Then the Athenians entered, and one after another proceeded to mount the wall. A few1
Peloponnesian guards at first resisted and some of them were killed;
but the greater part took to flight; they were terrified at the night attack of the enemy, and fancied, when they saw the Megarians who were in the conspiracy fighting against them, that all the Megarians had betrayed them.
It had occurred at the same time to the Athenian herald, without orders, to make proclamation that any Megarian who pleased might join the ranks of the Athenians. When the Lacedaemonians heard the proclamation none of them remained any longer, but thinking that the Megarians were really fighting on the Athenian side they fled into Nisaea.
When the morning dawned and the Long Walls were already captured, Megara was in a tumult, and those who had negotiated with the Athenians and a large number of others who were in the plot insisted upon opening the gates and going out to battle. Now they had agreed that the Athenians should immediately rush in;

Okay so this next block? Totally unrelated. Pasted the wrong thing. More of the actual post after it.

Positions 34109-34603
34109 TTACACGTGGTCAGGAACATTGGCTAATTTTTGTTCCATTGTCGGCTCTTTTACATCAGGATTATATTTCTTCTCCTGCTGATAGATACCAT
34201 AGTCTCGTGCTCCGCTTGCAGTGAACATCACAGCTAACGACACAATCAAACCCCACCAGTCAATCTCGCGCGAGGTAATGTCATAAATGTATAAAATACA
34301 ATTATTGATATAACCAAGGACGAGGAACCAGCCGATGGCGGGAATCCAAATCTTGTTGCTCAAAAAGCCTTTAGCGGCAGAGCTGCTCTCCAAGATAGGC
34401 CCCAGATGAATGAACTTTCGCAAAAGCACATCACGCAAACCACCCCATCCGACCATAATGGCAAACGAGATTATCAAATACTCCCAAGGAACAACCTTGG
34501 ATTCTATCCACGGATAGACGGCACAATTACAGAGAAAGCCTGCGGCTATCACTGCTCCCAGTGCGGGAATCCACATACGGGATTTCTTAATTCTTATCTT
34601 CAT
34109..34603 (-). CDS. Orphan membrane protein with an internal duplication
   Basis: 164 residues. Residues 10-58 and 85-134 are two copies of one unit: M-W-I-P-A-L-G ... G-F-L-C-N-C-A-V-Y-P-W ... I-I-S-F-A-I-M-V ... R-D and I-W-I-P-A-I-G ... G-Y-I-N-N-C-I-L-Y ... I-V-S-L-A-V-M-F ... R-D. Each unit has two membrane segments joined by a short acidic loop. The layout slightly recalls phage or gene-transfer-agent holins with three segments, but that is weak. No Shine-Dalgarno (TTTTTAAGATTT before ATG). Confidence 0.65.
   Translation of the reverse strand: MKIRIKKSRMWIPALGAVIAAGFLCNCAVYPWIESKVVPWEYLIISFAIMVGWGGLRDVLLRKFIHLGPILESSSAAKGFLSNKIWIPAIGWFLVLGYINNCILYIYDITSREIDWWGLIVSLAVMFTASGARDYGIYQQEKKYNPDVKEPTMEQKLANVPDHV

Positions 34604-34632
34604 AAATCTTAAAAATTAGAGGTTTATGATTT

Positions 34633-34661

and they were themselves to be anointed with oil; this was the mark by which they were to be distinguished, that they might be spared in the attack. There was the less danger in opening the gates, since there had now arrived four thousand Athenian hoplites and six hundred horse, who by a previous arrangement had come from Eleusis during the night.
When they were anointed and had collected about the gates some one in the secret acquainted the other party, who instantly came upon them in a compact body and declared that there should be no going out; even when they were stronger than at present they had not ventured to take the field; the danger to the city was too palpable; if any one opposed them the battle would have to be fought first within the walls. They did not betray their knowledge of the plot, but assumed the confident tone of men who were recommending the best course. At the same time they kept watch about the gates; and thus the conspiracy was foiled.